If you’re like me, when you think of Adobe you think of Photoshop, Acrobat, Illustrator, and InDesign. That’s still Adobe, but it’s old-school Adobe. The company’s fastest-growing division is Adobe Marketing Cloud, expanding each of the past few quarters at 20-25 percent year-over-year, and taking a massive bite out of the retail analytics sector.
“$7.20 out of $10 spent at the top 500 online retailers in the U.S. goes through our Adobe Marketing Cloud,” Adobe research analyst Tamara Gaffney told me yesterday. “We are the enterprise leader in this space.”
We were chatting about the 2013 Thanksgiving and Christmas holiday shopping seasons, in which Adobe is predicting record Thanksgiving sales, record Black Friday sales, and record Cyber Monday sales. I wondered how the company’s predictions could be accurate, and Gaffney told me that Adobe’s marketing tools had direct visibility into a staggering 450 billion retail website visits over the past seven years, giving last year’s holiday shopping predictions a 99 percent accuracy level.
“This is absolutely huge data … it’s pretty much unmatchable,” Gaffney said.
This ain’t your Daddy’s Adobe. Not your 1990s or early 2000s Adobe, either.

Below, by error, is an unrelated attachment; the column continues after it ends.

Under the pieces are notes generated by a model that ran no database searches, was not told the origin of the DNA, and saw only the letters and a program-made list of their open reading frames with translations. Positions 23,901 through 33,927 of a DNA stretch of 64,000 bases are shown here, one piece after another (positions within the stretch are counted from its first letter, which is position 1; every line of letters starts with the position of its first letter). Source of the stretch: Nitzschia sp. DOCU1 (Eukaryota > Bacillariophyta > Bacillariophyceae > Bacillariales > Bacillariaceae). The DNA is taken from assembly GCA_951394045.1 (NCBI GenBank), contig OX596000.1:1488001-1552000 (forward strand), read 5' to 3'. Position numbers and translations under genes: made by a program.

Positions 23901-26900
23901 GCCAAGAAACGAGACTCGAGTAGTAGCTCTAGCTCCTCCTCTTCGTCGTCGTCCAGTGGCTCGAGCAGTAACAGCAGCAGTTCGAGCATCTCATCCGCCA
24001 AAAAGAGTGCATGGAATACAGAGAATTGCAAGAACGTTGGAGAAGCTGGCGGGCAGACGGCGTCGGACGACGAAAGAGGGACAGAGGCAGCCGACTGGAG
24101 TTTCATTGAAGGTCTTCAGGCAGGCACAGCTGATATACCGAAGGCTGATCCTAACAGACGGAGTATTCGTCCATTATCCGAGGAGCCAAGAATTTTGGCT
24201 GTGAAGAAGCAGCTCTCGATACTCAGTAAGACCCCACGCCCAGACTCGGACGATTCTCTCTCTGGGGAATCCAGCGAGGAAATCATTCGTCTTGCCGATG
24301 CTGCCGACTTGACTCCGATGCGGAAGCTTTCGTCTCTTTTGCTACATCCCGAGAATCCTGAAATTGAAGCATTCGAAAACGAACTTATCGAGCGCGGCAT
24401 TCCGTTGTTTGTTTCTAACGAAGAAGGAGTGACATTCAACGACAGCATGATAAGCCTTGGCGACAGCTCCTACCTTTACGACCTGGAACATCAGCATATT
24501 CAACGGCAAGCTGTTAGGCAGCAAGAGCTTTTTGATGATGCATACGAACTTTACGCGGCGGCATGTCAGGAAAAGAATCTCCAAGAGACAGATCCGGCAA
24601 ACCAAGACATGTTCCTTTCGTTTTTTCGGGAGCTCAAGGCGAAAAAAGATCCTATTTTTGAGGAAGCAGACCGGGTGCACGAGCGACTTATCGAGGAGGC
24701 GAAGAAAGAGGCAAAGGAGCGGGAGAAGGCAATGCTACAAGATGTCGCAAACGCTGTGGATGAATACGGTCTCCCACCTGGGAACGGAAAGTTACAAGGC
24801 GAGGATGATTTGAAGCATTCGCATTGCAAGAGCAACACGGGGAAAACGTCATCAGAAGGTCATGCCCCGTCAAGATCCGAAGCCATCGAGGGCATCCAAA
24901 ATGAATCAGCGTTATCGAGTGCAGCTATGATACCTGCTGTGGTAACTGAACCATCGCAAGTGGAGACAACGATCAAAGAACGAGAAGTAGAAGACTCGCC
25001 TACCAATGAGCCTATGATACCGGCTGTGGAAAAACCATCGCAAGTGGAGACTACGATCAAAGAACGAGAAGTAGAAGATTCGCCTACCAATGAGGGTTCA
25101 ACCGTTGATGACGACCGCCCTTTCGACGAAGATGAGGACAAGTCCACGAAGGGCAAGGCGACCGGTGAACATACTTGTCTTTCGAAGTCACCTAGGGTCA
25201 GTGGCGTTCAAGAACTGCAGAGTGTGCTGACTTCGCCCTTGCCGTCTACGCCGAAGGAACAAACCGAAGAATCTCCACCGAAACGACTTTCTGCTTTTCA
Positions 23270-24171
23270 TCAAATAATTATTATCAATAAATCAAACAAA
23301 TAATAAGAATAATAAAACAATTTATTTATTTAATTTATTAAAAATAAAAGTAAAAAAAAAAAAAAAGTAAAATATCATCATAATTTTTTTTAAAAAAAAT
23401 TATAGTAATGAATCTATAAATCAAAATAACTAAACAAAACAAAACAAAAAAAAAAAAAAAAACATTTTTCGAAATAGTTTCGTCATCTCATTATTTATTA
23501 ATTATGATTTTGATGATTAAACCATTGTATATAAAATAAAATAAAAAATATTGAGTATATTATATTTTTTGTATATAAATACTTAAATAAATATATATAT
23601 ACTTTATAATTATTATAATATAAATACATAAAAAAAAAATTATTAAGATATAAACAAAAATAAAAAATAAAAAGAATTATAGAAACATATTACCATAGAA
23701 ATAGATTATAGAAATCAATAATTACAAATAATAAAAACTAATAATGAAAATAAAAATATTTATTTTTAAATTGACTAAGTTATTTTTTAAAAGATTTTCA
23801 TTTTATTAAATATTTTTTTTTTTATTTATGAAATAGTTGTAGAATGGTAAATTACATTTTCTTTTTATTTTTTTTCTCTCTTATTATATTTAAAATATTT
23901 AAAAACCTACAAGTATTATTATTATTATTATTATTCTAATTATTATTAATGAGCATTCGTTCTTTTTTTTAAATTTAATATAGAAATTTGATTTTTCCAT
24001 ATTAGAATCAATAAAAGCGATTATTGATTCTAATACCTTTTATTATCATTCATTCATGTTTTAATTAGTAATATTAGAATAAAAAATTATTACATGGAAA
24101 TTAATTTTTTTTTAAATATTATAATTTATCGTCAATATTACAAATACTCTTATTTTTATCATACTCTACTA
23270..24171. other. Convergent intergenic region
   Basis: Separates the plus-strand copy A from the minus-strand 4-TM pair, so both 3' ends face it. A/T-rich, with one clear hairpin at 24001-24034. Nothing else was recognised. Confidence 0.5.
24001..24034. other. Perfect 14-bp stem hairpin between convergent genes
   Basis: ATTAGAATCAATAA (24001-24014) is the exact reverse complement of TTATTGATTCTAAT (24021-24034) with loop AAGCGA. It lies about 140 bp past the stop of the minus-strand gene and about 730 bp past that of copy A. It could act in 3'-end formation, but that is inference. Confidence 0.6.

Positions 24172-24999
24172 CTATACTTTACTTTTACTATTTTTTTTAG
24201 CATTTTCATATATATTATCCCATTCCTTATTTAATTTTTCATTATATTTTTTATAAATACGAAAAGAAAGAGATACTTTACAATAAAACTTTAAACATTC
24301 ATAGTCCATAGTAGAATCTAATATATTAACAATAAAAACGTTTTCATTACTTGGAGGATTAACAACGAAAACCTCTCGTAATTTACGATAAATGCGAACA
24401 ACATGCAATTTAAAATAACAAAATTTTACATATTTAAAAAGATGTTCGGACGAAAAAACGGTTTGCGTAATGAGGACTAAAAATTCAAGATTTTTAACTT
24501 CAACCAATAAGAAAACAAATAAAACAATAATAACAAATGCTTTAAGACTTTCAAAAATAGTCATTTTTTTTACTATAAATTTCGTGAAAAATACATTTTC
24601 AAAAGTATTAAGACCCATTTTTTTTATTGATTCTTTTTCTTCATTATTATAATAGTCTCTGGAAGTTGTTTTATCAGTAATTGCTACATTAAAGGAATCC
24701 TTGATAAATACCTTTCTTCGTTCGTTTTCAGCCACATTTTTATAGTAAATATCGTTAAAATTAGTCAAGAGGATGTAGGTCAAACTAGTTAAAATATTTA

Adobe’s transformation into a marketing analytics giant happened almost overnight, mostly via acquisition. The company bought Omniture in 2009 for $1.8 billion, first bringing its online marketing and web analytics solutions into the company as a separate business unit, and then rolling it, along with some other products from acquisitions of Business Catalyst and Demdex, into the Adobe Marketing Cloud unit in 2012.
Which, essentially overnight, made the company a force to reckon with in marketing technology.
Marketing Cloud grew 25 percent in Q2 2013, and 28 percent in Q3, and helps online retailers optimize their sites, their purchase cycle, their digital advertising, and much more, as well as see what online shoppers are putting in their carts, taking out, and what the total value is. It does not, however, see individual web surfer data — at least not at Adobe’s level.
“We aggregate all of that information, but we don’t see any shopper data,” Gaffney says.
Omniture was one of the fastest-growing companies in the world when Adobe acquired it. It looks like this is one case where an acquisition has not slowed the growth of a hot new company at all. That’s perhaps, more than a little surprising, given it’s the marriage of big data and unleashed creativity, which would appear to go together like grey poupon and chocolate ice cream.
Somehow, however, it works.